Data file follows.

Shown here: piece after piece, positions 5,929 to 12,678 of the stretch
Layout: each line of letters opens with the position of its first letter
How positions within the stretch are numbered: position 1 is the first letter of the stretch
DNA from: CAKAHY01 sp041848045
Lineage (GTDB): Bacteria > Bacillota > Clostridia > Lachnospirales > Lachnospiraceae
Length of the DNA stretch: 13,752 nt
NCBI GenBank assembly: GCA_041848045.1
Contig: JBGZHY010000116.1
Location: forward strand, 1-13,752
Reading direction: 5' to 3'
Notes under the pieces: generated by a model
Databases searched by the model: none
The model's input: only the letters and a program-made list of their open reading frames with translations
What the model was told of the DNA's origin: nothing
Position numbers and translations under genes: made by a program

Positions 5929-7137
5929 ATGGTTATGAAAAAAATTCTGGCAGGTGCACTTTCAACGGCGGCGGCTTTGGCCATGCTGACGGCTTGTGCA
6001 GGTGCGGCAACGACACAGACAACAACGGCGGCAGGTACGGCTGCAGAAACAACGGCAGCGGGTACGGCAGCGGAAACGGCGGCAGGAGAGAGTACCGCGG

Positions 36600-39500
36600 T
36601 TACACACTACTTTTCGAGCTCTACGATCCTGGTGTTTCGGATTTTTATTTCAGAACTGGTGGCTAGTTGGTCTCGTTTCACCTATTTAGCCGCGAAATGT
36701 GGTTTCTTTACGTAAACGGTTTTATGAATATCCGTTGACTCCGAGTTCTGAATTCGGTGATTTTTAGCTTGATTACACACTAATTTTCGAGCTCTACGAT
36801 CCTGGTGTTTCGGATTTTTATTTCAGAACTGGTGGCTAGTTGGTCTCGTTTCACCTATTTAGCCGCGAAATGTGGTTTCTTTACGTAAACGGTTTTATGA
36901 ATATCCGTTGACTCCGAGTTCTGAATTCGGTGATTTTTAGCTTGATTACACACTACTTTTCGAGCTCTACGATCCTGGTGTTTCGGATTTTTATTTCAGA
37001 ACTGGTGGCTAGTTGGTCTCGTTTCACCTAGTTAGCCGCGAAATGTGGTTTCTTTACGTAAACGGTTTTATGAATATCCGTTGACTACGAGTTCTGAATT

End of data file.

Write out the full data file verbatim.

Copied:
Shown here: piece after piece, positions 5,929 to 12,678 of the stretch
Layout: each line of letters opens with the position of its first letter
How positions within the stretch are numbered: position 1 is the first letter of the stretch
DNA from: CAKAHY01 sp041848045
Lineage (GTDB): Bacteria > Bacillota > Clostridia > Lachnospirales > Lachnospiraceae
Length of the DNA stretch: 13,752 nt
NCBI GenBank assembly: GCA_041848045.1
Contig: JBGZHY010000116.1
Location: forward strand, 1-13,752
Reading direction: 5' to 3'
Notes under the pieces: generated by a model
Databases searched by the model: none
The model's input: only the letters and a program-made list of their open reading frames with translations
What the model was told of the DNA's origin: nothing
Position numbers and translations under genes: made by a program

Positions 5929-7137
5929 ATGGTTATGAAAAAAATTCTGGCAGGTGCACTTTCAACGGCGGCGGCTTTGGCCATGCTGACGGCTTGTGCA
6001 GGTGCGGCAACGACACAGACAACAACGGCGGCAGGTACGGCTGCAGAAACAACGGCAGCGGGTACGGCAGCGGAAACGGCGGCAGGAGAGAGTACCGCGG

Positions 36600-39500
36600 T
36601 TACACACTACTTTTCGAGCTCTACGATCCTGGTGTTTCGGATTTTTATTTCAGAACTGGTGGCTAGTTGGTCTCGTTTCACCTATTTAGCCGCGAAATGT
36701 GGTTTCTTTACGTAAACGGTTTTATGAATATCCGTTGACTCCGAGTTCTGAATTCGGTGATTTTTAGCTTGATTACACACTAATTTTCGAGCTCTACGAT
36801 CCTGGTGTTTCGGATTTTTATTTCAGAACTGGTGGCTAGTTGGTCTCGTTTCACCTATTTAGCCGCGAAATGTGGTTTCTTTACGTAAACGGTTTTATGA
36901 ATATCCGTTGACTCCGAGTTCTGAATTCGGTGATTTTTAGCTTGATTACACACTACTTTTCGAGCTCTACGATCCTGGTGTTTCGGATTTTTATTTCAGA
37001 ACTGGTGGCTAGTTGGTCTCGTTTCACCTAGTTAGCCGCGAAATGTGGTTTCTTTACGTAAACGGTTTTATGAATATCCGTTGACTACGAGTTCTGAATT